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Topic: An Open Letter to Arne Duncan
Replies: 10   Last Post: Mar 25, 2010 8:56 PM

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GS Chandy

Posts: 8,307
From: Hyderabad, Mumbai/Bangalore, India
Registered: 9/29/05
Re: An Open Letter to Arne Duncan
Posted: Mar 23, 2010 10:00 PM
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I refer to Jerry Becker post of Mar 24, 2010 1:10 AM of Walt Garnder's "Open Letter to Arne Duncan" (pasted below my signature), and I've read the OpEd piece Mr Gardner points to. I've also seen some of the Education Secretary's exhortations and have also read some of the reports from his Department that have appeared in the press.

It strikes me mainly that Mr Duncan's team has not adequately studied what the purpose of the public schools might and should be and that therefore the plans they have drawn up are bound to be deficient in many respects.

I may be mistaken, but I guess Haim and Co. find themselves in the peculiar position of enjoying every bit of the Education Secretary's excoriation without exception of the public school system but not knowing how to give approval to this aspect of the 'Obamination' they had so decried in the past.

> *****************************
> From Education Week (Online) [American Education's
> s Newspaper of Record], Monday, March 22, 2010. See
> heck/2010/03/an_open_letter_to_arne_duncan.html
> *****************************
> An Open Letter to Arne Duncan
> By Walt Gardner
> Dear Mr. Secretary,
> You are at the helm of a ship that is entering
> uncharted waters.
> Whether the voyage is successful depends in large
> part on your judgment. The eyes of the nation are on
> you as you attempt to navigate.
> I'd like to remind you that the morale of teachers
> plays an indispensable role. But unfortunately I don't
> think you appreciate the harm you've done by
> inordinately focusing on the failures of
> schools. Your remarks leave taxpayers with the
> distinct impression that teachers are not doing their
> jobs and that schools are shortchanging their students.
> There are 3.2 million teachers who teach 50 million
> students in 98,000 public schools, according to
> Education Department data. Some are unquestionably
> guilty as you charge. But countless schools are
> world-class. Why don't the latter deserve as much
> praise as the amount of condemnation you heap on the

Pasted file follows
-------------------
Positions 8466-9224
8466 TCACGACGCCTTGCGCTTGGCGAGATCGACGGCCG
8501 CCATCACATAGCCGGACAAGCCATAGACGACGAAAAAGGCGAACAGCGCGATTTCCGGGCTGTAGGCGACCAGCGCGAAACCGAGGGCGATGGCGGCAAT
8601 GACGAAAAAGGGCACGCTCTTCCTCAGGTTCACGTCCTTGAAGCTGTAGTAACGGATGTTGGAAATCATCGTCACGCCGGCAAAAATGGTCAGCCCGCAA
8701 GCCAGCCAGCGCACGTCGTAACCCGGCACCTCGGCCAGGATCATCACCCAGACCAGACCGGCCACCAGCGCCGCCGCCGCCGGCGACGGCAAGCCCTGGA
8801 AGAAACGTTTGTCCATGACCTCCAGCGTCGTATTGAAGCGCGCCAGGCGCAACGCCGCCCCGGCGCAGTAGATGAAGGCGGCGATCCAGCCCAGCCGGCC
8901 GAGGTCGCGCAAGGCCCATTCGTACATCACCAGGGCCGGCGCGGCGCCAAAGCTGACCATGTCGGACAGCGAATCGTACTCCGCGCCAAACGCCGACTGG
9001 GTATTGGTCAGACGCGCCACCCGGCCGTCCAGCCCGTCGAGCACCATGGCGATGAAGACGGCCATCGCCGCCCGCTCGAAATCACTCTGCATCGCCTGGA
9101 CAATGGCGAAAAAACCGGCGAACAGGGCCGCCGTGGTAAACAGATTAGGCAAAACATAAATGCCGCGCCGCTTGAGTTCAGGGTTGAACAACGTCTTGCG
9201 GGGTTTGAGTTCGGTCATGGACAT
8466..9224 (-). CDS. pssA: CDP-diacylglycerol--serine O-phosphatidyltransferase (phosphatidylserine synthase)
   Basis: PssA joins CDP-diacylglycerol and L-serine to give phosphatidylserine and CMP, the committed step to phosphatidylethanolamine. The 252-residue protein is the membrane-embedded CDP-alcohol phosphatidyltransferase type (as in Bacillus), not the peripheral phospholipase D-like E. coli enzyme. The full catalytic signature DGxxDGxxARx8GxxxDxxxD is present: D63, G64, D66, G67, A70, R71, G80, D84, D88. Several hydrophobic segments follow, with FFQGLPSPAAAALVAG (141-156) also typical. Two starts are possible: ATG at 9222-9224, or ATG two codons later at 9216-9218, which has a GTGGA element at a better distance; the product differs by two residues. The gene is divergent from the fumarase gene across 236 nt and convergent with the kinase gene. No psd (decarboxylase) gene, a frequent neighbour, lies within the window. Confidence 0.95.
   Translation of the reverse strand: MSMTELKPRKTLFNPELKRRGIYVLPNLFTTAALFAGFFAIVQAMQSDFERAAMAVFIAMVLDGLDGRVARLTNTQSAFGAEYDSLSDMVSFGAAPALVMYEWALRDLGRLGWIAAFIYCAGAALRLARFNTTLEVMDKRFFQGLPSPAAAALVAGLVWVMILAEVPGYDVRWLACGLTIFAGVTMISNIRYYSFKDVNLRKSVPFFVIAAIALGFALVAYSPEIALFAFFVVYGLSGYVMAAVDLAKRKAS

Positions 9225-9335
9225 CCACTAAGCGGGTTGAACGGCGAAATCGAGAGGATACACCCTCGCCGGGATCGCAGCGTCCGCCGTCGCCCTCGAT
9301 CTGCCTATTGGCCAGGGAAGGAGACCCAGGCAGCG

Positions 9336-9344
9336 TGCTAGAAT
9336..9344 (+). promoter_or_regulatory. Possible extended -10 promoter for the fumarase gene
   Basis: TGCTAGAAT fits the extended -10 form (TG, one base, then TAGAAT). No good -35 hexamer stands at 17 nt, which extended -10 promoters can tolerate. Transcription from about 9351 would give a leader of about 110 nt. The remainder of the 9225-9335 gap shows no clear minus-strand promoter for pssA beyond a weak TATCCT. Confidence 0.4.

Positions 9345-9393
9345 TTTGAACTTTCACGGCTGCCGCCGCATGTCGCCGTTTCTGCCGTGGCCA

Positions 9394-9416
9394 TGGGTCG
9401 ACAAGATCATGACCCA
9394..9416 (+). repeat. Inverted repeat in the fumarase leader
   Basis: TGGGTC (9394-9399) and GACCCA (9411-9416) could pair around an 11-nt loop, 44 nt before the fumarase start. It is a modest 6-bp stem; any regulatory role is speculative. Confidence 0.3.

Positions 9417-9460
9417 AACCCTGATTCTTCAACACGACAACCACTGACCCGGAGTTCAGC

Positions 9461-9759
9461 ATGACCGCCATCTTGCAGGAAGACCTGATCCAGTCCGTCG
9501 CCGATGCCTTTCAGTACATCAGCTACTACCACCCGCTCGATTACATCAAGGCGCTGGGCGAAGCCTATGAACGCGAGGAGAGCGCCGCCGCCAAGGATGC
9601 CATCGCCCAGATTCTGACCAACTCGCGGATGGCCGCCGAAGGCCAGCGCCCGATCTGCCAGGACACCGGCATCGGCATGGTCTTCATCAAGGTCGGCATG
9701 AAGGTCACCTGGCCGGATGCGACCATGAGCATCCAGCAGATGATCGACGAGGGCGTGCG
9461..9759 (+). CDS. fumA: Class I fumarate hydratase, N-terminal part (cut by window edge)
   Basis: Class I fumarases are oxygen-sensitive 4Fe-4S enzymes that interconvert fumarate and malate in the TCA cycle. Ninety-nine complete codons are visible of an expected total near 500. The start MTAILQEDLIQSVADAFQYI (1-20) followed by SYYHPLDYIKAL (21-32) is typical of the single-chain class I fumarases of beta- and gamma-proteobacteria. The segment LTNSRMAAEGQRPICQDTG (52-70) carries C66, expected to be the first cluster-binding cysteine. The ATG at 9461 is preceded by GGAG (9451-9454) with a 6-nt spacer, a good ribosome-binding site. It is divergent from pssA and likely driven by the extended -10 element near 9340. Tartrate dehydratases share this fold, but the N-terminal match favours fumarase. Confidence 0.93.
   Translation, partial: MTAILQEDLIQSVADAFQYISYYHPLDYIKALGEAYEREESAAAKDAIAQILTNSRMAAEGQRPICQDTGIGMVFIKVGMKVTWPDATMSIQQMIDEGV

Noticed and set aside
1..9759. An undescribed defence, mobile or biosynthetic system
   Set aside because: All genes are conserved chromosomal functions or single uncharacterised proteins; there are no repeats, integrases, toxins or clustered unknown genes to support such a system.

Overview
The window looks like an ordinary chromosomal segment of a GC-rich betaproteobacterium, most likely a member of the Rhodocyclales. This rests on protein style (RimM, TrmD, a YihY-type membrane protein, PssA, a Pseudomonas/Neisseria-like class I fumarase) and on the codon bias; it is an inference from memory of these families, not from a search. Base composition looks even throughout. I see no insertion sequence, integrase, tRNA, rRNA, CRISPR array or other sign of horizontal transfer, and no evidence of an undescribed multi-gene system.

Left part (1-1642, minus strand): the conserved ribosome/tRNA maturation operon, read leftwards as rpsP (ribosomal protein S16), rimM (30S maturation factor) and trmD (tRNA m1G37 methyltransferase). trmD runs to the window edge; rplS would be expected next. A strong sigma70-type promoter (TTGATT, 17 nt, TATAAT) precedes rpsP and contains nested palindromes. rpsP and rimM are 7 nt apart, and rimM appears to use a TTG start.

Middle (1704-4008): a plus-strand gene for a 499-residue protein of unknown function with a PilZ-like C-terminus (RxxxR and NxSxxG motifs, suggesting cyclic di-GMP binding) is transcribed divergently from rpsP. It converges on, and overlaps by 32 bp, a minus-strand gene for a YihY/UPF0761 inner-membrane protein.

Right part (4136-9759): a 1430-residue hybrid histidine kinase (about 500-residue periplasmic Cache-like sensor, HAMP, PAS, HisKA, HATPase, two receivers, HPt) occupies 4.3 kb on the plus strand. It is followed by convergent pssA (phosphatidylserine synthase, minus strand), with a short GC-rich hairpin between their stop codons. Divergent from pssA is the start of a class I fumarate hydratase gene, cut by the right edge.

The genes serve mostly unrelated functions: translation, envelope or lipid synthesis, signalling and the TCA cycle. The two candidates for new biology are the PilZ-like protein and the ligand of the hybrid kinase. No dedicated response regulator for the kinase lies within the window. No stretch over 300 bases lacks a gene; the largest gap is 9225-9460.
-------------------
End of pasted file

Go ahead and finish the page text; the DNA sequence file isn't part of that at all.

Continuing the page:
> former? By refusing to provide
> balance in your comments, you unwittingly undermine
> your agenda.
> The countries that outperform the U.S. on tests of
> international competition take a totally different
> approach to school reform. They know that teachers are
> not miracle workers. No matter how dedicated,
> knowledgeable and trained, they cannot possibly
> provide a quality education for their students by
> themselves. That's why these countries view educating
> the young as a collaborative effort by
> teachers, parents and the community.
> Business leaders certainly have the right to make
> their voices heard in the ongoing debate. But public
> schools do not exist exclusively to
> meet their needs. The crisis they have manufactured
> to justify their criticism is nothing new. To
> understand the basis for this assessment, I refer you
> to my op-ed that was published in the
> international edition of the New York Times on Jan.
> 14, 2008 ("The 'crisis' of U.S. education" -- see
> ner.1.9196672.html).
> I hope you will seriously consider my views at this
> crossroads in educational history. Without the support
> of teachers, you will squander the unprecedented
> opportunity you have. That would be a
> tragedy for the nation.
> Sincerely,
> Walt Gardner
> ***********************************************
> --
> Jerry P. Becker
> Dept. of Curriculum & Instruction
> Southern Illinois University
> 625 Wham Drive
> Mail Code 4610
> Carbondale, IL 62901-4610
> Phone: (618) 453-4241 [O]
> (618) 457-8903 [H]
> Fax: (618) 453-4244
> E-mail:

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